Thursday, June 23, 2016

John Carrick Cooper (1886-1969) Part 3


Jack Cooper is in the middle of a 3 month business trip in Europe away from his wife, Honey and son, Buddy, back in Brooklyn, New York. Many letters were written between this young couple. I have only seen these three. Here are letters two and three mailed from Paris.

Honey sends this photo of John Austin Cooper, their son, in a box addressed to Paris. How cute!
May 26th, 1920

Dearest Mom:

   I am at last in Paris and presume that this will be my headquarters until I sail on the “Imperator,” July 3. 
   The little I have seen of this town makes me feel that it is a very sloppy one. The houses all have the appearance of long age and need a good sprucing up. Of course, I have not had the opportunity to see any of its fine sights yet, no doubt it is wonderful in its way, but nothing on dear old London. 
   The boys gave me a great send-off [from London] which was so enthusiastic that I hated to take my leave. On Sunday I visited a Mr. Herbert’s home in Clapham & was very well received and entertained. On Monday, a holiday, we all went to see the Motor Races at Brooklands in Surrey. This is an immense track 4 miles around and built of concrete.10 of us were in the party and it was a continual round of fun all day long. We wound up at Mr. Guiness’ home in Mortlake, a suburb of London, where I was toasted at supper and had to reply with a speech. We all then returned to the parlor and I was the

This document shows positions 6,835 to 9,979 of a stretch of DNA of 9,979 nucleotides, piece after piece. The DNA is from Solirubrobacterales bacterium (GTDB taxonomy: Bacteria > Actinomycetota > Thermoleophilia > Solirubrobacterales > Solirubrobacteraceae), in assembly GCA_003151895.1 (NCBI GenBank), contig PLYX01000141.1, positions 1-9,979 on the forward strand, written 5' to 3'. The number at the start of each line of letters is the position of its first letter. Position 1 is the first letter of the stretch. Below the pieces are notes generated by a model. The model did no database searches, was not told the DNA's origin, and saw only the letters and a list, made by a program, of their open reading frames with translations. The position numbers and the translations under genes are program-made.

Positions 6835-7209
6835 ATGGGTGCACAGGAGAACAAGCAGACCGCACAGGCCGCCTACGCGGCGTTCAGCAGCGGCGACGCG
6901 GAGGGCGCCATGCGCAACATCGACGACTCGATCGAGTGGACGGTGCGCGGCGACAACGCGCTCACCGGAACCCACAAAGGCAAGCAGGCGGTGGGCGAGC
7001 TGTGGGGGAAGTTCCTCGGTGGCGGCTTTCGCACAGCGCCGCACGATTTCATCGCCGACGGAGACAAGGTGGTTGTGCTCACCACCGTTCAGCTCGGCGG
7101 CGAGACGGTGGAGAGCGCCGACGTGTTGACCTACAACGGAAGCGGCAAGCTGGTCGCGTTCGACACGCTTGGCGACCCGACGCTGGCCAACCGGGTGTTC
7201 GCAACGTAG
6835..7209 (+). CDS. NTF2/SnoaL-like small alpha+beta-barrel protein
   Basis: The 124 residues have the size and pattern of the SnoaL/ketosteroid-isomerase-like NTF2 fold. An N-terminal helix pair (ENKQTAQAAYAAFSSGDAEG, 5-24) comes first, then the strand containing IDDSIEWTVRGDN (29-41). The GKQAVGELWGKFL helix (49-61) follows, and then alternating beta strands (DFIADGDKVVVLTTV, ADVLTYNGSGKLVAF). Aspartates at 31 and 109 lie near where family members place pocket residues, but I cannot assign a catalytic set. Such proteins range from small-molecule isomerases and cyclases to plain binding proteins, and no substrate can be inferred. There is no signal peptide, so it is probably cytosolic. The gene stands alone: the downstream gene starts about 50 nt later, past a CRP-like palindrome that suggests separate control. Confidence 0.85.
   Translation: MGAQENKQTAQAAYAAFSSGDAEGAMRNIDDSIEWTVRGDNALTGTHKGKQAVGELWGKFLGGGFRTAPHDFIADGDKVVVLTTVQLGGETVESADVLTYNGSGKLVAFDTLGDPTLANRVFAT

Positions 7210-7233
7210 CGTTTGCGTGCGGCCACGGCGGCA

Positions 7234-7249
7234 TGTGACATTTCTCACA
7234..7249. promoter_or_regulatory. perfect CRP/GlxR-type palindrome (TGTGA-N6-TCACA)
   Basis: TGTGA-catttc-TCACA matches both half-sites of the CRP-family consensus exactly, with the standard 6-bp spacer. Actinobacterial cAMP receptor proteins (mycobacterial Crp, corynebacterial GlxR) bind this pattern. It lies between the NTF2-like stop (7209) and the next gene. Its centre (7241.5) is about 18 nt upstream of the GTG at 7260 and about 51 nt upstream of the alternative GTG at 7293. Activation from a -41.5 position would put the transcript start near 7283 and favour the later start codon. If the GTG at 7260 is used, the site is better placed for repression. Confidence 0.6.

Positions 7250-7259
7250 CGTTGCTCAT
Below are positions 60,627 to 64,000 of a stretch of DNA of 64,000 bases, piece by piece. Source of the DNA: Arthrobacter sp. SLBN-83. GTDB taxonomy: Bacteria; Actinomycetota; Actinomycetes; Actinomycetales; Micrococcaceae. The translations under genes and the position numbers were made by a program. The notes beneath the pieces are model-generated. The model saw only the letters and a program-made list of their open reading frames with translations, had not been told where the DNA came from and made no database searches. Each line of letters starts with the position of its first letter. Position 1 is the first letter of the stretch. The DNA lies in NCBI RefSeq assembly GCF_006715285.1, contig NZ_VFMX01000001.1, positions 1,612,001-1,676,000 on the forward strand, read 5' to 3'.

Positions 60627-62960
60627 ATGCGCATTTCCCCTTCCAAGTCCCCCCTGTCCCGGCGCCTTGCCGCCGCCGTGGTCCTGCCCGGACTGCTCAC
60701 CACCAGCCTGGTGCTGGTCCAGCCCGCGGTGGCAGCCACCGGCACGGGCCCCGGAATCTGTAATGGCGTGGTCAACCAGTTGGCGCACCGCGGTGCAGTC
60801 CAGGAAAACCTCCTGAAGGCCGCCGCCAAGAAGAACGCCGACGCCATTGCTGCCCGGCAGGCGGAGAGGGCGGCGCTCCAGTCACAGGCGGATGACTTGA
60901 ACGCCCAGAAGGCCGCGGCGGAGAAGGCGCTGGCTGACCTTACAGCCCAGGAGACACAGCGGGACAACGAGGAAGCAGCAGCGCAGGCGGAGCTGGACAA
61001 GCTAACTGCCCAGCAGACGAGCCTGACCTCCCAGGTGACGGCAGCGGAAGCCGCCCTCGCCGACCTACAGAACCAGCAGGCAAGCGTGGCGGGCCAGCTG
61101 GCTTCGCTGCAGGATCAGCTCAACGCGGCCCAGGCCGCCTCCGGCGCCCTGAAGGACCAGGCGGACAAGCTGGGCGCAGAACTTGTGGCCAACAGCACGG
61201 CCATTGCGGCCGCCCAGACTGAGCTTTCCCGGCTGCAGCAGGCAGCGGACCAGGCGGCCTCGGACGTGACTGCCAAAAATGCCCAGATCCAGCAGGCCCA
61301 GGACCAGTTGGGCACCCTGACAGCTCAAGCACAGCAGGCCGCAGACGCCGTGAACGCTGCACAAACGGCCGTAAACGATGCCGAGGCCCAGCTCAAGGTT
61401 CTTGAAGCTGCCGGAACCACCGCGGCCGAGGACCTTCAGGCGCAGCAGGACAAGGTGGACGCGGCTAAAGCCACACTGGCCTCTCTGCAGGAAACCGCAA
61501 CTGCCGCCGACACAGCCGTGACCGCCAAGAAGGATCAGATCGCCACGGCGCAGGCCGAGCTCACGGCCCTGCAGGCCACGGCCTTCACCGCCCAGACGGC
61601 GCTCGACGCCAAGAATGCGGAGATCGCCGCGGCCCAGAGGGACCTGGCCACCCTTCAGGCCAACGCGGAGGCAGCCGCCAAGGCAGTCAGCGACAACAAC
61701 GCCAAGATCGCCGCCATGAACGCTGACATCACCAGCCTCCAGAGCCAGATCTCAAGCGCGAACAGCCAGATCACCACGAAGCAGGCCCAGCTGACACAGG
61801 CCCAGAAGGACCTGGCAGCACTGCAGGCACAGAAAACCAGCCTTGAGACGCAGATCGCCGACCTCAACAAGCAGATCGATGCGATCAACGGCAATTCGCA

only one of the bunch who could not play the piano: we had singing and of course the ladies all wanted to see the American steps. Well you know this is where I shine and they kept me busy, & it was no wrestling match. 
   When I arrived here [Paris] it was about 9 p.m. last night and we had some difficulty in receiving a taxi to take us to the hotel, for these Frenchmen refuse to take you for their own good reasons and there the matter ends for them. Going through the customs they only allow one oz. of tobacco and one box of matches. Picture me on that ration. I had 10 boxes of matches and one pound of tobacco in my grip. And they never saw it. 
   How is my sweetheart and our little Bud. Gee, I am terribly homesick for you both and at times just wish I could hug and kiss you both. My friends got away with all his pictures, leaving me without anything to remind me.
   Purchased a couple of Irish Crochet Collars for you and a stuffed dolled for our Bud. I know you will be pleased with for I was careful in my selection and paid a good price for them.